Condolences on the passing of Joan Richter mother of Trevor Richter.     Mazeltov to Russel and Megan Zetzer on the birth of a daughter and mazeltov to grandparents Hilton and Jennifer Zetzer.    Mazeltov to Craig and Olga Dogon on the birh of a son.    Mazeltov to Allan and Lorraine Lunz on the birth of a granddaughter born in London and mazeltov to parents Carly and Ben Newton.    Mazeltov to Shirley Hatzkilson on, the birth of a grandson and mazeltov to parents Terence and Taryn Hatzkilson.    Condolence on the passing of Mervyn Sacks brother of Phillip Sacks
Parashat Bo – A Summary

Parashat Bo – A Summary

by Rabbi Noson Weisz

“G-d spoke to Moses and Aaron in the land of Egypt, saying, ‘This month for you shall be the beginning of the months, it shall be for you the first of the months of the year.'” (Exodus 12:1-2)

In his commentary on the very first verse in Genesis, Rashi states that the Torah should have begun with this passage, because this is the very first commandment addressed to the Jewish people.

While G-d did issue some prior commandments in Genesis – such as the commandment to be fruitful and multiply or the commandment to circumcise male children – these commandments are addressed to individuals. The significance of the commandment to establish the lunar month as the basis of the Jewish calendar, and to begin to count off the months of the year from the month of Nissan is that this is the first commandment in the Torah addressed to the Jewish nation as a public body. The need to create Jewish public institutions to discharge public Torah responsibilities is born out of this commandment to sanctify the lunar months.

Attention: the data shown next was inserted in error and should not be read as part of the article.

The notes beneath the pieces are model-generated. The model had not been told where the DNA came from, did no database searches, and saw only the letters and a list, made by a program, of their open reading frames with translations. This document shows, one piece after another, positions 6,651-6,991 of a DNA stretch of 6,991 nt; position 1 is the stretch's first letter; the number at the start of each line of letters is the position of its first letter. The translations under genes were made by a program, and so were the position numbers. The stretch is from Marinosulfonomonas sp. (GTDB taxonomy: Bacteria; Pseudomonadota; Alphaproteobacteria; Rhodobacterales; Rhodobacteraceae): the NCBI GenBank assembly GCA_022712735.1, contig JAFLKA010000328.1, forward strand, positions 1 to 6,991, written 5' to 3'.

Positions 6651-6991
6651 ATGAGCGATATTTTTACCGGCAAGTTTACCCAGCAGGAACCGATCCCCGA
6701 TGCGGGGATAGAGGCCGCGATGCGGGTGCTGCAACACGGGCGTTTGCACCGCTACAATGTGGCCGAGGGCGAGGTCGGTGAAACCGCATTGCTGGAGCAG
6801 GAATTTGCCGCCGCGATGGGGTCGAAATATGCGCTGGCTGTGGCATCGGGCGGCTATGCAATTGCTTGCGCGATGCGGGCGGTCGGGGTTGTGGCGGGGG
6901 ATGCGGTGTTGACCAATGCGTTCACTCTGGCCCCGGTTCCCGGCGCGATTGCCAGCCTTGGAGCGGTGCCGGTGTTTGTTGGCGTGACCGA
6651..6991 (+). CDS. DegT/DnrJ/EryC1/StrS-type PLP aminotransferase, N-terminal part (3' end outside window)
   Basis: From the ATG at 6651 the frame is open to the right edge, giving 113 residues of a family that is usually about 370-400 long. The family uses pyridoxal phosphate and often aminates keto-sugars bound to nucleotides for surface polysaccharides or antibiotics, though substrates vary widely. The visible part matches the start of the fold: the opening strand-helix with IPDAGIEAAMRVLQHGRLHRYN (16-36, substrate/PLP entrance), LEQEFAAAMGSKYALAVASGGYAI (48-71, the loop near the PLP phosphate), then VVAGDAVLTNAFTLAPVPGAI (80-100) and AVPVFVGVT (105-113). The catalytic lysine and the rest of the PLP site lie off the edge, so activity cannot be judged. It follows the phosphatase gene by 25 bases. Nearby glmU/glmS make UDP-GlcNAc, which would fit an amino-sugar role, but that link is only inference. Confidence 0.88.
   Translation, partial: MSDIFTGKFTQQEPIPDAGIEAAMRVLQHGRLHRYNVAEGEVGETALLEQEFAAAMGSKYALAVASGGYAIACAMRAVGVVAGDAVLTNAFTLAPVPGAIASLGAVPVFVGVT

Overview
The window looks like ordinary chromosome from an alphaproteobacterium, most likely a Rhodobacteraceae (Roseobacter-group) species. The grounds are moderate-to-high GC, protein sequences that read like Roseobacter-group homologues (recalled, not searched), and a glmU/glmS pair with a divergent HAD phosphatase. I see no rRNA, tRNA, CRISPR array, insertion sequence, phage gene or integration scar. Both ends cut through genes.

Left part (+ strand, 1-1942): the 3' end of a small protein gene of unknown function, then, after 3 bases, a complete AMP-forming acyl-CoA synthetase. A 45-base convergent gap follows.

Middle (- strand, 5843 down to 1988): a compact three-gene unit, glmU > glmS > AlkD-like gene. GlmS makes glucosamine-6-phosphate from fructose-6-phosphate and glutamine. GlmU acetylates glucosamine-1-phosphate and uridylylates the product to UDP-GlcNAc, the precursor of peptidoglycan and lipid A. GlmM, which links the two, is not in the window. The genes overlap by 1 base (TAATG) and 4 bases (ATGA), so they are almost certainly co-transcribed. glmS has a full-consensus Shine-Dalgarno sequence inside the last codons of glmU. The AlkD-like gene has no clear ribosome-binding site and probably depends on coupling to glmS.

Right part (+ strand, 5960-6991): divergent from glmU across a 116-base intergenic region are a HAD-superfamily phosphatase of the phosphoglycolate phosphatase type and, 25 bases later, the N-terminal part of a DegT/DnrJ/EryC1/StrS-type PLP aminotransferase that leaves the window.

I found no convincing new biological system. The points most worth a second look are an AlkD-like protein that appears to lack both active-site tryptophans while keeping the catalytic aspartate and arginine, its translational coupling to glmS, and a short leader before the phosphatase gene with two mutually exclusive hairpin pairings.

One would expect that the very first public commandment would merit its position of primacy by addressing an issue of monumental importance. But what is the significance of counting the year using the lunar cycle rather than the solar cycle? Aren’t the two calendar systems just different methods of locating yourself within the identical stretch of time? Isn’t time the important commodity rather than the method we employ to keep a track of it?

If anything, counting off the years using the lunar cycle is relatively less efficient and certainly more inconvenient. As a result of the need to remain in tandem with the solar year, the Jewish calendar has to alternate between months that are twenty-nine days long and months that are thirty days long and include seven leap years in every 19-year-cycle. The seasons follow the sun, and the Jewish Holidays follow the seasons. We may count by the moon but we must keep pace with the sun as well. There has to be some important spiritual factor to justify all this extra effort. Can we hope to find it?

2020 Sandton Shul Batmitzvah Ceremony